In August 2000, Steven and Michael were both looking online for a long-term relationship when their paths crossed on Match.com. They shared many interests, including a love of kids. On their first date later that month, they watched a football game. Michael remembers it as a relaxed and unpretentious evening with Steven not even dressing up for the occasion.
By the time they met, Michael was a single gay father of two kids: one through adoption and one via surrogacy, and he had raised both on his own. So before we focus on how Michael and Stephen fell in love, let’s look back at how Michael became a single gay dad in the 1980s.
Michael’s career as a flight attendant took him around the world, including Mexico and South America. He had always wanted to be a dad, and he didn't think being gay should interfere. So first he began to look into adoption, originally focusing on Mexico. But he found the Catholic Church very prevalent in Mexican life and that option quickly faded from reality.
In 1986, an opportunity arose to adopt a baby boy soon to be born in Guatemala. Michael, 38 years old at the time, leapt at the chance. For the adoption to be finalized, he had to live for several weeks in Guatemala so he moved in with his attorney's family. After his son Tim's birth, Michael and his newborn son continued to live with the attorney's family while all the paperwork was finalized.
1986: Baby Tim
Because he was a single man, before bringing Tim home to the States from Guatemala, Michael had learned that customs would likely not even let him board the plane with the baby. So he enlisted the help of a close female friend, who flew from the States specifically to fly back with Michael and Tim, helping to give the appearance that they were a family.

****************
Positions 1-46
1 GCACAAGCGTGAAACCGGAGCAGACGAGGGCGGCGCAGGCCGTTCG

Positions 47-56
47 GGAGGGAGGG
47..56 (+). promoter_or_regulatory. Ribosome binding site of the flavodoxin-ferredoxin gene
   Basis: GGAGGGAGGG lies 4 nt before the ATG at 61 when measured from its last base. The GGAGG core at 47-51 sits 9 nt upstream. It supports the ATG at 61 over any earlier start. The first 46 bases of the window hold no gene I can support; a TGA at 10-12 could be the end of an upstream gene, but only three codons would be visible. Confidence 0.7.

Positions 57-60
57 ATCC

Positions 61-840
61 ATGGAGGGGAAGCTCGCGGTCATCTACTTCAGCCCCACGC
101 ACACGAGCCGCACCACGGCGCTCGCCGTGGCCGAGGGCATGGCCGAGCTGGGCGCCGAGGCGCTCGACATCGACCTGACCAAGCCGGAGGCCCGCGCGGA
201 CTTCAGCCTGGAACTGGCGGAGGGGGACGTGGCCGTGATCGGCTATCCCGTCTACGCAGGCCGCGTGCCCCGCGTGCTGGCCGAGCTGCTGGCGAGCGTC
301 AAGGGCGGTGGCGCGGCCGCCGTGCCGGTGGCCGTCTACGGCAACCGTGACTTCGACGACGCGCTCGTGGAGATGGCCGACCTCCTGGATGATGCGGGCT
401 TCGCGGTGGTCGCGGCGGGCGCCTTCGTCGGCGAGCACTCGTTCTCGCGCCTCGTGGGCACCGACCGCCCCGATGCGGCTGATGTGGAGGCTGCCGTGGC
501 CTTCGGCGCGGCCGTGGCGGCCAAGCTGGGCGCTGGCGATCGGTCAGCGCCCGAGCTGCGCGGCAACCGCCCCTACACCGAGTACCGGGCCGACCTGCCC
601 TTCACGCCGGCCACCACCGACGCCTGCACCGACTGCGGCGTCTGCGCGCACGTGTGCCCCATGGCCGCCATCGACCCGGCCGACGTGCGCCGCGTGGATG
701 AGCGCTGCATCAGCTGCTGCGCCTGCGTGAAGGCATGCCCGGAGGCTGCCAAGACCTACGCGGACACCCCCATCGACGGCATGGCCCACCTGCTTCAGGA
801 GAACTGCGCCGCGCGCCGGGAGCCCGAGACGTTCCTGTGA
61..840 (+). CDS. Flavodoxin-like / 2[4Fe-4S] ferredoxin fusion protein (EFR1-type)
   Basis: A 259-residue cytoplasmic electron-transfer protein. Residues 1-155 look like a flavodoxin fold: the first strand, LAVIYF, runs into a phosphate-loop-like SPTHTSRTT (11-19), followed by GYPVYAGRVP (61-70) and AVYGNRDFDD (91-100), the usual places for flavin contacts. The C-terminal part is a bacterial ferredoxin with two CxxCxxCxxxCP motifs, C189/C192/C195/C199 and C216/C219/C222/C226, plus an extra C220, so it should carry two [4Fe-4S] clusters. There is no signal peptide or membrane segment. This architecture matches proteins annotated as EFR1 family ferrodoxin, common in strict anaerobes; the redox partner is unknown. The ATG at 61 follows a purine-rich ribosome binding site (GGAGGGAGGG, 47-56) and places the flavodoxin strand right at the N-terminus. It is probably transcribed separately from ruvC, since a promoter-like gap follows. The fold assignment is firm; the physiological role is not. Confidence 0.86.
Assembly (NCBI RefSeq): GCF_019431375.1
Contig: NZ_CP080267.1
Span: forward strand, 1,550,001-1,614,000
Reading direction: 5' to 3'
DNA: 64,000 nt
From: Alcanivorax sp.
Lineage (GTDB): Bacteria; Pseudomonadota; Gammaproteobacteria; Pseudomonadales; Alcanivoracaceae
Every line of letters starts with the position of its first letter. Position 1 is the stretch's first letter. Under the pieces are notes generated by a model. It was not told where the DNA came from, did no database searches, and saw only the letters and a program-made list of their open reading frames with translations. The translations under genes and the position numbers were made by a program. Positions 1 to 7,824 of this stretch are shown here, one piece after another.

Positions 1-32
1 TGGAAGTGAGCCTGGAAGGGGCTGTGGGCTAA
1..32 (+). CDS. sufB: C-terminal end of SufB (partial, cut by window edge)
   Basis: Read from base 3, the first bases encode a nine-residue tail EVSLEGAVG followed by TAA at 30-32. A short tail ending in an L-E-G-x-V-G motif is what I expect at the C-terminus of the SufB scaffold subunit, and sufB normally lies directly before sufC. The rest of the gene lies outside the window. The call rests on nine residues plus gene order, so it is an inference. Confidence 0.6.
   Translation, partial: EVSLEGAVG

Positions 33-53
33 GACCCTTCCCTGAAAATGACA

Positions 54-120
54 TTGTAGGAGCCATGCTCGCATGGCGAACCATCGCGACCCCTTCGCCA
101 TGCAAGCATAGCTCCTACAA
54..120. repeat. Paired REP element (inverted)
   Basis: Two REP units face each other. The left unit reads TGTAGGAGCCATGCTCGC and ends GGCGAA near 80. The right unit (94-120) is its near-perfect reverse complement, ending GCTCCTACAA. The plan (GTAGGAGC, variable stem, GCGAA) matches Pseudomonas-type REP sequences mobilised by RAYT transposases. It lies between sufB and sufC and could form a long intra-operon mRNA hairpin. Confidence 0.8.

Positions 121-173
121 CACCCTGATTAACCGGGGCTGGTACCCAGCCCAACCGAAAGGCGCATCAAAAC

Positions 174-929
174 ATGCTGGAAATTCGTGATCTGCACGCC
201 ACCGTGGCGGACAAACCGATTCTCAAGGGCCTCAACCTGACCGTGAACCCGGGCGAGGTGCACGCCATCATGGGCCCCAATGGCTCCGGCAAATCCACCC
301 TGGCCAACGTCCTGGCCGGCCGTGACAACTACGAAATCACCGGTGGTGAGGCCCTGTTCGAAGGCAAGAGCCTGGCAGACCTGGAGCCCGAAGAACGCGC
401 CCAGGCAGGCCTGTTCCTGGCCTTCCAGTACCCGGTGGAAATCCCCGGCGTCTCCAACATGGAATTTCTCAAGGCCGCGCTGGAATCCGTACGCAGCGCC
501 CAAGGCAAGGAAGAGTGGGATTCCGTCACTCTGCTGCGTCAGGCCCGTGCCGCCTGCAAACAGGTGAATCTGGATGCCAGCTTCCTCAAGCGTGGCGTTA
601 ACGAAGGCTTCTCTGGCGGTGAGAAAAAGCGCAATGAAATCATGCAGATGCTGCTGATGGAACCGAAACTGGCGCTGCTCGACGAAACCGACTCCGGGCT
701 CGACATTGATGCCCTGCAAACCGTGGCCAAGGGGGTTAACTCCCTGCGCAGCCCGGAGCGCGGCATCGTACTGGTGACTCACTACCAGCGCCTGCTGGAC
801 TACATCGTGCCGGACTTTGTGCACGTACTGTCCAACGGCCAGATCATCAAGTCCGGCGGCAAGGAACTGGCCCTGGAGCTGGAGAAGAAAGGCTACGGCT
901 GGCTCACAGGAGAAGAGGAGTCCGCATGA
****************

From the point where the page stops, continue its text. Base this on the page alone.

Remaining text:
1990: Michael with Tim and baby Kate
Soon after Michael and Tim's return to the States, the laws changed in Guatemala, and the door to a second international adoption was closed forever.
Michael shares that throughout his children's childhood, he knew of no other gay dad within the entire community. So he befriended the moms of other schoolchildren, becoming very close with several. His kids report that they have always known that their dad was gay, and it's always been a non-issue.
(Editor's note: At the very end of this story, be sure to read our Q&A; with Tim on what it was like to grow up with a gay dad in the 80s. You may be surprised when you read his responses!)
2001: First family photo together
Tim and Katie were 14 and 10 years old, respectively, when they met Steven.
Steven had spent the night after watching the football game with Michael on their first date. His first encounter with the kids wasn’t quite how he, or Michael, had planned it. Michael had sent them to spend the night at a family friend's to give him some privacy for his stay-at-home date with Steven. But the kids arrived home the next morning earlier than expected. They actually knew their dad had a date the night before, so when they saw Steven they were excited for the chance to meet him. They peppered him with questions!
Steven describes the situation as feeling caught of guard, so he ended up taking his leave from the house as quickly as possible. But his next interactions with the kids were much more relaxed and soon he just naturally became part of the family.